Google Spain wins lawsuit over the “right to be forgotten”
A civil court in Spain handed down last Thursday a ruling dismissing plaintiff’s claims against Google Spain over the so called “right to be forgotten”. The case is Alfacs Vacances SL v. Google Spain SL (ruling of February 23, 2012, issued by the Court of First Instance of Amposta).
While the right to be forgotten is being the subject of heavy litigation in Spain, this is one of few judicial rulings on the matter. Indeed, most claims have been brought before the Spanish Data Protection Authority, its orders being subsequently challenged before the Audiencia Nacional (the court with the power to reverse the orders issued by the DP Authority). About 130 cases are thus pending before the AN, which might be about to refer the issue to the EUJC.
The plaintiff in this civil case, Alfacs Vacances SL, runs a campsite near Tarragona. In 1978, the campsite was hit by a terrible accident with more than 200 people killed and many others severely burned when a tanker truck loaded with flammable liquid got on fire on the highway just in front of the campsite. While the accident happened more than 30 years ago – and the campsite was acquitted of any liability – it still springs out as the first search result when you search for the Alfacs campsite (Alfaques, in Spanish) on Google, including horrifying thumbnails of burned corpses. This is certainly not the kind of publicity you want for attracting new clients.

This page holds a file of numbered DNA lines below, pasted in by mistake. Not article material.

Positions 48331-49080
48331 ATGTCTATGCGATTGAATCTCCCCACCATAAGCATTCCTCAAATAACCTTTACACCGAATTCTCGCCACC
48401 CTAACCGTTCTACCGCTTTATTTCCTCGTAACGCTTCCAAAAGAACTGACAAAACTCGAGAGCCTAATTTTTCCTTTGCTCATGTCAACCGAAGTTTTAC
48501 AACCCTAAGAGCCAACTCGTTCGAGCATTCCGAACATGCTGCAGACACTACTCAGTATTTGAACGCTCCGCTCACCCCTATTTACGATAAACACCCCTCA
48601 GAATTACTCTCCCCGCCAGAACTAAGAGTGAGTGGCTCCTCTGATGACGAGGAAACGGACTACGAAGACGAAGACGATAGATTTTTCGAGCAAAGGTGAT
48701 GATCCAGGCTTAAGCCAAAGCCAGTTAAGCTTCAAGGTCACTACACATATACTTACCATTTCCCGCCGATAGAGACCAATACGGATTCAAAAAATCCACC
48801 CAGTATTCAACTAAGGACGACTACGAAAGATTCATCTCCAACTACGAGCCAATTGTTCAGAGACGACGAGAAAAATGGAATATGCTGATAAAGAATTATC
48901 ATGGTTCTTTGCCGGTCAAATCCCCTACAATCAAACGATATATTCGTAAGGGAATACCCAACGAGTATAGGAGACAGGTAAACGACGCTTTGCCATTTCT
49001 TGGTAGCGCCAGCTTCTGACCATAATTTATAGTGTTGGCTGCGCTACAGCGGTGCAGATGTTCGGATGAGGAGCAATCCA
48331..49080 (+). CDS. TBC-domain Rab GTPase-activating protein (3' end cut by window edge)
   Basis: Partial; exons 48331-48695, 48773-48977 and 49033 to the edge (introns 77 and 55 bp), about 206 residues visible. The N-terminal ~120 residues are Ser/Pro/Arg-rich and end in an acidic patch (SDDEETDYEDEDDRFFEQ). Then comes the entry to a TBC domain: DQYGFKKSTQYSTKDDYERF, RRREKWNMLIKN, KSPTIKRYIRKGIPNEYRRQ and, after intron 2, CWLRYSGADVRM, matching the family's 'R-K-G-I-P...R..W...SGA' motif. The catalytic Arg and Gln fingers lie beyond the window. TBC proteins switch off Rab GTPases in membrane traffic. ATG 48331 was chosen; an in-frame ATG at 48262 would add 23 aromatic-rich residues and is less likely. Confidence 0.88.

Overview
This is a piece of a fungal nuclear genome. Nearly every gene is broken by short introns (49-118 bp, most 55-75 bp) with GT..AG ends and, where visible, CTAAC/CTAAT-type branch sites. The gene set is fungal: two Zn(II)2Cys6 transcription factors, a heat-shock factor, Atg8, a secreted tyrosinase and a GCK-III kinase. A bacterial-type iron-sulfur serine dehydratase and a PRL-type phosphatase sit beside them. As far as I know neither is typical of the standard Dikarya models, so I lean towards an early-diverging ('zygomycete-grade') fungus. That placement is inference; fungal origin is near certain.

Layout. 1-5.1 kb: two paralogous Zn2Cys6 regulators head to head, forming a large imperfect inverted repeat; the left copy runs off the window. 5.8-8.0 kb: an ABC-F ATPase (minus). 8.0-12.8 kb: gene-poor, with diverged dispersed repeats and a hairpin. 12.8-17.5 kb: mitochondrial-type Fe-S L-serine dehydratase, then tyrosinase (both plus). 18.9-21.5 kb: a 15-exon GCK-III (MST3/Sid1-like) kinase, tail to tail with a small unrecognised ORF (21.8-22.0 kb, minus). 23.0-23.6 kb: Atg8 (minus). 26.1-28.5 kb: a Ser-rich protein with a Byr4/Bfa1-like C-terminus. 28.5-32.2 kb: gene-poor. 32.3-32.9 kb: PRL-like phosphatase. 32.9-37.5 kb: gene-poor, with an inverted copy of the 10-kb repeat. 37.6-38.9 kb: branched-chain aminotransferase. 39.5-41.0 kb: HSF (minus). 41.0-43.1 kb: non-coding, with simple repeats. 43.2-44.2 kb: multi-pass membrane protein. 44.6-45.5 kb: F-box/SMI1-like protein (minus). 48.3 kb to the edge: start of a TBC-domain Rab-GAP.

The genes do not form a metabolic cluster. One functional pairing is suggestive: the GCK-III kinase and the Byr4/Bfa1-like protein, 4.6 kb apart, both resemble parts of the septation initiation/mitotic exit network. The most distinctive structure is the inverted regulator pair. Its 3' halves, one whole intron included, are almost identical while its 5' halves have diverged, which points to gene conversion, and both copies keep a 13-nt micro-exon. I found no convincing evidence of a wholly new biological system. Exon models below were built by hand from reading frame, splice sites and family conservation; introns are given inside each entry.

Alfacs Vacances SL filed a lawsuit against Google Spain SL, claiming that the way Google chooses to order and present its search results violates the plaintiff’s right to honor and damages its reputation. The complaint sought moral damages, as well as an injunction to stop showing those results.
Though Alfacs Vacances had sent some notices to Google Inc., the complaint was finally filed exclusively against Google Spain SL, its Spanish subsidiary, whose activity is limited to marketing and advertising services. As the entity actually running the search engine is Google Inc. – the American company – Google Spain SL alleged lack of standing to be sued. The judge accepted this contention and dismissed the case for lack of standing. Hence, and though it is a clear win for Google Spain, the ruling doesn’t address any of the underlying issues, which is somewhat disappointing.